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Learning a new language is a way to hear words from the outside as well as the inside. I wrote about that in this post about my new book Flutter and Hum, Aleteo y Zumbido.

In 1955 Antonio Frasconi came out with See and Say – A Picture Book in Four Languages. Frasconi was born in 1919 in Argentina to Italian parents. He grew up in Uruguay and then settled in the US in 1945. His wonderful woodcuts shine a light on the words in all of the languages.frasconi 1955frasconi008frasconi006frasconi007frasconi005The struggle and delight of language is to describe things and evoke feelings that exist beyond language.  Here are two poems by Pablo Neruda, illustrated by Frasconi, that dip their toes into that river. I shiver.

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p.s. -Thanks to Jennifer Kennard for lending me Frasconi’s See and Say. Please explore Jennifer’s wonderful blog Letterology.

p.s. -Please click on the events page to find out about upcoming events and sales.

p.s. – To read a blogpost about words on quilts click this link to Mooshka – a patchwork blog.

Happy 318th Birthday, Hogarth

William Hogarth, one of London’s most beloved artists, spent his later years in Chiswick (pronounced Chizzick), the area of London where my family and I are living now.

Hogarth statue

There is a statue of Hogarth on the Chiswick High Street not far from our house.  November 10th was his birthday.

Hogarth wreath

He is clearly Chiswick’s favorite 18th century celebrity.

Hogarth is another artist who seems like six or eight people compressed into one. In addition to being a very successful portrait painter, he was an engraver, publisher, caricaturist, satirist, social reformer, foster parent, storyteller, and writer. He also put through the first copyright legislation and was a founding Governor of the Foundling Hospital.

Hogarth and dog selfie detail

A few weeks ago I took a tour of Hogarth House in Chiswick, where Hogarth and his family lived from 1749 onward (Hogarth and his wife had no children of their own, but they fostered foundlings) and which is now a museum.  Hogarth bought the house as a quiet country escape from the hectic center of London where he had lived and worked until then. Now the house sits on a busy thoroughfare.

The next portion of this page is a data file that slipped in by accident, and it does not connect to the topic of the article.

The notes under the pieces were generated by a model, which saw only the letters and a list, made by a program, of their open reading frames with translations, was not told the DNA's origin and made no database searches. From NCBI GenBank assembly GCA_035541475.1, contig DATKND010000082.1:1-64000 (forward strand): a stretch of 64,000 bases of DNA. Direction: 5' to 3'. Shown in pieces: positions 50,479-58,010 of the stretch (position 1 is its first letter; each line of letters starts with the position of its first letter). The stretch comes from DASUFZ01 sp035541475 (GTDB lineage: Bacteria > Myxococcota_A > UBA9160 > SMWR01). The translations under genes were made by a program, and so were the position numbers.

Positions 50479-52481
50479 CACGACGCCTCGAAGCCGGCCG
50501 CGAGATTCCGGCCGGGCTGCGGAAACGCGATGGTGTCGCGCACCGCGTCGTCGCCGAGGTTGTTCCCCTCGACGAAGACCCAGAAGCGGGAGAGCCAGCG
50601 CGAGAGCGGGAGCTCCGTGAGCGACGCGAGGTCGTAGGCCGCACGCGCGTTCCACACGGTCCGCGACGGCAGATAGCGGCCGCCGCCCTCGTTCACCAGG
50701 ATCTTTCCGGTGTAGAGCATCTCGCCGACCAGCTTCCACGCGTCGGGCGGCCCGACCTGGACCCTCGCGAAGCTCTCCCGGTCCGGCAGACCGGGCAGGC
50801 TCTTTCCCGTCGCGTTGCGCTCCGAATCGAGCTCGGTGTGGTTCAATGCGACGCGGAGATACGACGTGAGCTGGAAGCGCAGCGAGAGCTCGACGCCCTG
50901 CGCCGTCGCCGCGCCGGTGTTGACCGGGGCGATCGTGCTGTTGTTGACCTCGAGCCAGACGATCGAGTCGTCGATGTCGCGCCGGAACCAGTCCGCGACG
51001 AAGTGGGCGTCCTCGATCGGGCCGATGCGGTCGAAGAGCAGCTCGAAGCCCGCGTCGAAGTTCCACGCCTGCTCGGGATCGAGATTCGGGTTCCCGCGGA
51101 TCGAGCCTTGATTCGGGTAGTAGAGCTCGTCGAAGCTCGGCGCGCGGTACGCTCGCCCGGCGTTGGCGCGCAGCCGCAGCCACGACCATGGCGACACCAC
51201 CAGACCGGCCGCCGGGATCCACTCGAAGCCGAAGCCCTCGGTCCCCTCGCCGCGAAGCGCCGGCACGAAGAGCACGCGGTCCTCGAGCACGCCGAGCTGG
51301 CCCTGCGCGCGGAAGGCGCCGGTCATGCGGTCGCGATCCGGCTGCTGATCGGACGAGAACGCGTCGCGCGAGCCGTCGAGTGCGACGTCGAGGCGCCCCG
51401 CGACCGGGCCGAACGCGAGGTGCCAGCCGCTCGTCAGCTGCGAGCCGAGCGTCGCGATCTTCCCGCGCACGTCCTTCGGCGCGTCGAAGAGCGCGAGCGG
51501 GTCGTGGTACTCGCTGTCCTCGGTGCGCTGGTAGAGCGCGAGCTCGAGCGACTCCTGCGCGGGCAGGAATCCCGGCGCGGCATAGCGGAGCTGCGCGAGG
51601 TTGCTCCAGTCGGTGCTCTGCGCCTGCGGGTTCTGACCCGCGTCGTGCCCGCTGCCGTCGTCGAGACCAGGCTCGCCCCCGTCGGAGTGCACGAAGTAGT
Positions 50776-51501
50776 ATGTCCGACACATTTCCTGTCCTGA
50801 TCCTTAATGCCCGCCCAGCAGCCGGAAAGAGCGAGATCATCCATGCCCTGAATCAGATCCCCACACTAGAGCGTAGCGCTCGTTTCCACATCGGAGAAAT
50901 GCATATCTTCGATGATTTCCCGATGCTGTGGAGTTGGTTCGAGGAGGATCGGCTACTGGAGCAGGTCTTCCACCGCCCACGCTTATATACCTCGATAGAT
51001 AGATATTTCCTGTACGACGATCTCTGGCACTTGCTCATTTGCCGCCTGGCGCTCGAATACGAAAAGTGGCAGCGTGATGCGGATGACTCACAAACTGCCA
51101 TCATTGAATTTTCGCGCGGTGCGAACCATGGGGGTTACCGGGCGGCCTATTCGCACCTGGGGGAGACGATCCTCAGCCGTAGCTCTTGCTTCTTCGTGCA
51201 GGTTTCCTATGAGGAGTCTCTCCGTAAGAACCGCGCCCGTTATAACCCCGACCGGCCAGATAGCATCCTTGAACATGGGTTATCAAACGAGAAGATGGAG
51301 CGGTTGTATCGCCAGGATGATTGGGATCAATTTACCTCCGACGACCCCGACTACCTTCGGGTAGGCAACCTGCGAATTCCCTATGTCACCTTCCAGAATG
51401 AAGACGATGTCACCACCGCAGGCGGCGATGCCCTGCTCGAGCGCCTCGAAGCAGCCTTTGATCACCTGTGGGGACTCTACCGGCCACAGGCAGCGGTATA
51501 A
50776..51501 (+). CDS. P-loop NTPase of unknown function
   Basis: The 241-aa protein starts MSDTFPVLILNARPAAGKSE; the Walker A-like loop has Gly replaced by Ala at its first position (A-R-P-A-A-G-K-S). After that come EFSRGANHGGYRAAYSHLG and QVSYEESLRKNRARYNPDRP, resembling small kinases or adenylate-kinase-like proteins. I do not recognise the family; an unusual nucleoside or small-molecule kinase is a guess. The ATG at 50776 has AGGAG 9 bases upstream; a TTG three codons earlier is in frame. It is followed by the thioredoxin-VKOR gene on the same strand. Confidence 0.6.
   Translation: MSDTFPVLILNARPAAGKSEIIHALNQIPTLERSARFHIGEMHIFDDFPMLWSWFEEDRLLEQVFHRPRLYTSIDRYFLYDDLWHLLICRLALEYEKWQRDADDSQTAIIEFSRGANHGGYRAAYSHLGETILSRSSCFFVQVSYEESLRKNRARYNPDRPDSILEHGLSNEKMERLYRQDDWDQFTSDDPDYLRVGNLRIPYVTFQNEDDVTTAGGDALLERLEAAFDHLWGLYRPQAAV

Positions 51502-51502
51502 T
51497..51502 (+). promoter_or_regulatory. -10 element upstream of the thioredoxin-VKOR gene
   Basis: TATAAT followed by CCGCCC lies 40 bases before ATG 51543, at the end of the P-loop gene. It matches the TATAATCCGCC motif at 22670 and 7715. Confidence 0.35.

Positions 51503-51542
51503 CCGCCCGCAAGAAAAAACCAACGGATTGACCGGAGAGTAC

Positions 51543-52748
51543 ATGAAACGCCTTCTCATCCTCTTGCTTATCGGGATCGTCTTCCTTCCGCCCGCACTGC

Hogarth House exterior

Hogarth was able to make a good income from his artwork. He was commissioned for portraits and sold paintings as well as engravings and etchings based on his paintings.

Engraving tools Hogarth engraved plate

W Hogarth-The Distrest Poet  W Hogarth-The Enraged Musician

Hogarth is best known for his serial works that mix moralist tales with social commentary and wit. He was keenly observant of human behavior in all it’s embarrassing and entertaining detail. He dealt with topical subjects like politics as well as perennials like sex, crime, cruelty, corruption and hypocrisy. He must have been a somewhat uncomfortable person to be introduced to. He would have had a ball with the latest American presidential debates.

W Hogarth-The Laughing Audience

A Harlot’s Progress (1731) and A Rake’s Progress (1735) are two of his most famous sequential series. Both tales depict the sorry end that can come from being deceitful, vain, selfish, greedy, lustful, and foolish. And from hanging with the wrong crowd.